An appeals lawyer for the leader of five Cuban spies convicted in a Miami trial filed an affidavit Monday arguing that Radio/TV Marti secretly paid millions of dollars to journalists to influence jury members against his client.
The document was filed in support of Gerardo Hernández’s habeas corpus appeal filed earlier this year, asking U.S. District Court Judge Joan Lenard, who presided over the “Wasp Network” trial, to overturn his conviction.
Hernández is serving two life sentences on charges that encrypted reports he sent to Havana helped Cuban MiG jets shoot down two unarmed Brothers to the Rescue airplanes over international waters in 1996, killing all four South Florida men aboard.
Martin Garbus, a prominent civil rights lawyer, argued in the brief that the U.S. government tainted the jurors in the trial of the five Cubans by using the U.S. government-owned Radio/TV Marti to hire journalists expressly to produce reports condemning the spies.
The New York attorney noted that some of the payments were secret — the affidavit uses the word 55 times — and argued that prosecutors should have revealed them to the defense during the trial. The government’s continuing refusal to make some information public amounts to a cover-up, he added.
The negative reporting amounted to illegal propaganda “by agents, not journalists,” designed to predispose potential jurors to convict the five, Garbus added. He gave no details on the 12 jurors who convicted the five.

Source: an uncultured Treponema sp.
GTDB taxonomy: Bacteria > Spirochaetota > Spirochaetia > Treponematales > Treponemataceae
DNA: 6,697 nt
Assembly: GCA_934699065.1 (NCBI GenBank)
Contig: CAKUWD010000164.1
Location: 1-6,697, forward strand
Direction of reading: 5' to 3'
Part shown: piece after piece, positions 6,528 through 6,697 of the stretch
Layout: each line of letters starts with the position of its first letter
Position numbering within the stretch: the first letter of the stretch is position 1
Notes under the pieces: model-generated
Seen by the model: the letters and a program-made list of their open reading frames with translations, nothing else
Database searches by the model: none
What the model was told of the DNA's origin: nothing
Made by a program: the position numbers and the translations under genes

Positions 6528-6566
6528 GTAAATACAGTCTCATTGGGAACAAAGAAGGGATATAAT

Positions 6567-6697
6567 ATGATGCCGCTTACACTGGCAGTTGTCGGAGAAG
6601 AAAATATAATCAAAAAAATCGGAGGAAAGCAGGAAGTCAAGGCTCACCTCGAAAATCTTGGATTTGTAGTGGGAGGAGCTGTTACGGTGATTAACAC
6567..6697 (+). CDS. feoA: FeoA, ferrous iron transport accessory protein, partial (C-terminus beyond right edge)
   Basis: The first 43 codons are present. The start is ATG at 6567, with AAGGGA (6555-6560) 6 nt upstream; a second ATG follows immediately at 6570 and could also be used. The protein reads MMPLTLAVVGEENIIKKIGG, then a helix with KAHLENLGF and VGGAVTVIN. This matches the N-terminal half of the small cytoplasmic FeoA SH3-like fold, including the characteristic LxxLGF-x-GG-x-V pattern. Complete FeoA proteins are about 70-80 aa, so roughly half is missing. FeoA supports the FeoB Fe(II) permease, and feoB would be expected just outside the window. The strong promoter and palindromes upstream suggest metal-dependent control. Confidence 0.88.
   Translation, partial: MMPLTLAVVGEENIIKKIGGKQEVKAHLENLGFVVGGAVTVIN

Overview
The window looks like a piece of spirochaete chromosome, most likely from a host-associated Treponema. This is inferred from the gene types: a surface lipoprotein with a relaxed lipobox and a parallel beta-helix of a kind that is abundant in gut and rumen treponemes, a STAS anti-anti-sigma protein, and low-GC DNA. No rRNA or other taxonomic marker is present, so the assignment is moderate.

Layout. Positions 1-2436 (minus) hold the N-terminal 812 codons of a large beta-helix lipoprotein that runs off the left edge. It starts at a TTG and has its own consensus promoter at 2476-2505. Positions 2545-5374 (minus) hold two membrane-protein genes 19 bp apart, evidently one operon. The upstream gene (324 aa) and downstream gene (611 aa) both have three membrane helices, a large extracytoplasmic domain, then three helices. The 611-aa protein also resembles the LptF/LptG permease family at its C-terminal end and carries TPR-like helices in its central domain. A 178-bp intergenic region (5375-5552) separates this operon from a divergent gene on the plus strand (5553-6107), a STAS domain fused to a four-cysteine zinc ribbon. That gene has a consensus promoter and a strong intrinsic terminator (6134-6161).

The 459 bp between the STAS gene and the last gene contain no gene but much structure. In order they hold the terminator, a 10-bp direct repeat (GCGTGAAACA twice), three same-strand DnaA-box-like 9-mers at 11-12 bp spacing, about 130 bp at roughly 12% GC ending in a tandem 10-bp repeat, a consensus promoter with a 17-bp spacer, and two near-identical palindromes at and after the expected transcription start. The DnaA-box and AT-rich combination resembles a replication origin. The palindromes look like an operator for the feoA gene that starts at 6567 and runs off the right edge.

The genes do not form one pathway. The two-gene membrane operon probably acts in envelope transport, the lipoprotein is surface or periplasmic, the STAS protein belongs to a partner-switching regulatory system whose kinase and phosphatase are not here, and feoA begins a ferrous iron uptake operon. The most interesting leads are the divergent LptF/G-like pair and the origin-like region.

“Every dollar for every article, image, radio or television show that was spent on this secret program violated the integrity of the trial,” Garbus wrote.
Radio/TV Marti and the dozen or so South Florida journalists mentioned in the affidavit have previously denied those allegations, first made public in 2006.
The five confessed that they are Cuban intelligence agents but insisted they were only monitoring radical exiles who might stage terrorist attacks on the island. Two reported on U.S. military flights out of the Florida Keys and Tampa, and the network tried repeatedly to infiltrate the Pentagon’s Miami-based Southern Command.
All five were convicted of 23 spying-related charges. Hernandez, Ramón Labañino, Fernando González and Antonio Guerrero remain in U.S. prisons. René González finished serving his 13-year sentence in October but is now serving three years of parole somewhere in the United States.
The habeas corpus appeal, filed earlier this year, is Hernandez’s last-ditch effort to overturn his conviction. The U.S. Supreme court already has refused to consider an appeal that the five did not get a fair trial in Miami.
The Cuban government has maintained a long-running publicity campaign defending the “Five Heroes” and all but offered to swap them for Alan Gross, a U.S. government subcontractor serving a 15-year sentence in Havana.